We've all been there. You deliver what you feel is a fantastic minilesson only to look out into sea of young children rolling on the rug, digging in their nose or just staring blankly at you as if to say, "I want to try out this writing strategy, but really, that lesson bombed, Teacher."
In desperation, you attempt to triage the poor lesson and you find yourself saying things like, "Ya know what I mean? ...What I meant to say was... Like, what part aren't you guys getting?" (None of these comments, by the way, are proven effective teaching techniques.) Your minilesson suddenly became a maxi-lesson and before you know it, there's no time for independent writing and your kids are bounding out the door to P.E.
Instead of providing mouth-to-mouth resuscitation to your dying lesson, I've listed a few tips to help you keep your minilessons mini in order to maximize efficiency and time.
1) Remember: kids are loose cannons.
Let's face it, they are. We love them but 90% of the time we have no idea what they're going to say. You will provide them with lots of opportunities during the day where they direct the conversation. They share strategies, questions, techniques, opinions. But not during the minilesson. The minilesson is your time to teach your writers one strategy they can practice in their writing everyday in their budding careers as authors.
All this to say, I never, ever ask my writers questions during the minilesson. I tried it once. "So, who remembers what we did yesterday? ... Sophie? ...No, that was in math. David? ... No, that was a few weeks ago, sweetie. Kenneth? ... Yes, hun, you can go to the bathroom." And by then I'd already lost the rest of the children.
Try it. Try asking no questions and taking no comments. You'll be amazed at how much shorter and effective your minilessons are!
2) "Here's how this is going to go."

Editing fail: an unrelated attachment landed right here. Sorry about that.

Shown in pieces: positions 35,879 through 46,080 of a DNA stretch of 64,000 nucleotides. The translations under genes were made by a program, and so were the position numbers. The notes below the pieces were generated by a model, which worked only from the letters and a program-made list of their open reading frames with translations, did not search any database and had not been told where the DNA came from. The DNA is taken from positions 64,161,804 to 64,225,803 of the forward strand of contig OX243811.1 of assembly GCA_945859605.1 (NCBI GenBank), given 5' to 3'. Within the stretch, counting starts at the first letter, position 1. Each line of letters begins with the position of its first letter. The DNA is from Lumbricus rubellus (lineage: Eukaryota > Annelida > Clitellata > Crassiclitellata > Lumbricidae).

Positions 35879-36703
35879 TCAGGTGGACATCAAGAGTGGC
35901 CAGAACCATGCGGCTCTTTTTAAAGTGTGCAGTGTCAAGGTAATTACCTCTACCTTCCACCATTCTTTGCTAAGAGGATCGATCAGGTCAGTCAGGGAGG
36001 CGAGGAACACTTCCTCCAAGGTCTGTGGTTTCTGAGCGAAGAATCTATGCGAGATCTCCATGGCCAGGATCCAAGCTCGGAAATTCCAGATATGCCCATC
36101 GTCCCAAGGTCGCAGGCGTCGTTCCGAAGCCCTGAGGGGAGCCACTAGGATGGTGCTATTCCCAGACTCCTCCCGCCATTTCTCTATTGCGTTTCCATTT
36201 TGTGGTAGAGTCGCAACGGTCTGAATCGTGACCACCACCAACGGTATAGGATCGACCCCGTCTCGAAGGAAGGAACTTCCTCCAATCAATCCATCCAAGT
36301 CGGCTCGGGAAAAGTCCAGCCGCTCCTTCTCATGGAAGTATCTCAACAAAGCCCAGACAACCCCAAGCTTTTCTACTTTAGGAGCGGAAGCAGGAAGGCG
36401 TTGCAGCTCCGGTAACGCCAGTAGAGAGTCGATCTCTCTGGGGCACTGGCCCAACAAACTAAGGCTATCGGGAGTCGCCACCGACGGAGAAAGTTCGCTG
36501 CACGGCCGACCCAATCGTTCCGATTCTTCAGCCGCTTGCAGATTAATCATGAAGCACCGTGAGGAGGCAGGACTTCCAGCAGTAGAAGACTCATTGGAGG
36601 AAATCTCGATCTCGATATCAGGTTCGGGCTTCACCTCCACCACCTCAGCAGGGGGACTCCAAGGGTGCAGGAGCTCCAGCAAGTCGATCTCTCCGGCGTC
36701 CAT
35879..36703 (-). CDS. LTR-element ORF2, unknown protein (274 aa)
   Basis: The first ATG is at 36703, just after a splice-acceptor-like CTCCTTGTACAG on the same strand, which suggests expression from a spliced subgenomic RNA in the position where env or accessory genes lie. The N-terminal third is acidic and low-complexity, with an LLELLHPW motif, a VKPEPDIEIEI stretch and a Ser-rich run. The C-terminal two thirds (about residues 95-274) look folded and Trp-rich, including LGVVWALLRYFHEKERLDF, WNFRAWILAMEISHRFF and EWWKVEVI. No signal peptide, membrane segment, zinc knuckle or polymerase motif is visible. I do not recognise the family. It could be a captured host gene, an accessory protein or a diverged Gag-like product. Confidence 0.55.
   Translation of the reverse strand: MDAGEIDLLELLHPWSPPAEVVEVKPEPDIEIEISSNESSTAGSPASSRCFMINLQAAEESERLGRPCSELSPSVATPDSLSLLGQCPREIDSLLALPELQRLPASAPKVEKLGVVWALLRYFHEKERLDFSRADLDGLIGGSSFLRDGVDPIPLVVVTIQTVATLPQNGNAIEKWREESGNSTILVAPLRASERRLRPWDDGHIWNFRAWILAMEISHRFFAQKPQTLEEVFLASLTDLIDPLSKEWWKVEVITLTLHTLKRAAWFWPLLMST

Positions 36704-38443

In order to get my students to understand and respect the structure of the minilesson, I set them up on Day One by telling them how the minilesson will go. I say:
"First, I'll do a bit of talking and writing (Connection, Teach/Model) and you'll do a bit of listening.
Then, YOU'LL do some talking (Active Engagement) and I'll do some listening.
After that, I"ll do a bit more talking (Link) and finally, you'll go off to do some writing (Independent Practice)."
Setting the students up for what's to come provides them with assurance that 1) I'll be teaching them something explicit everyday and 2) they'll have a time to talk through what they've learned or are planning to try out. And when they try to help me as I model implementing the strategy, I simply tell them that this is my turn to talk and I want to try it out all by myself.
3) Hmm... what can't they do?
I've been encouraging teachers to get away from teaching from a deficit model. If you spend your time teaching your writers things they cannot do, each strategy will be starting from scratch and to teach it will be quite involved. Ask youself instead, "What are my writers approximating? What can they almost do? What are they doing unintentionally that I could make intentional for them?"
By teaching to their strengths, you'll hook and engage the writers. They'll think, "Oh hey! I kinda already do that!" You'll also be able to keep the lesson short since the strategy is one they're already somewhat familiar with.
Set a goal for yourself this year to keep your minilesson mini!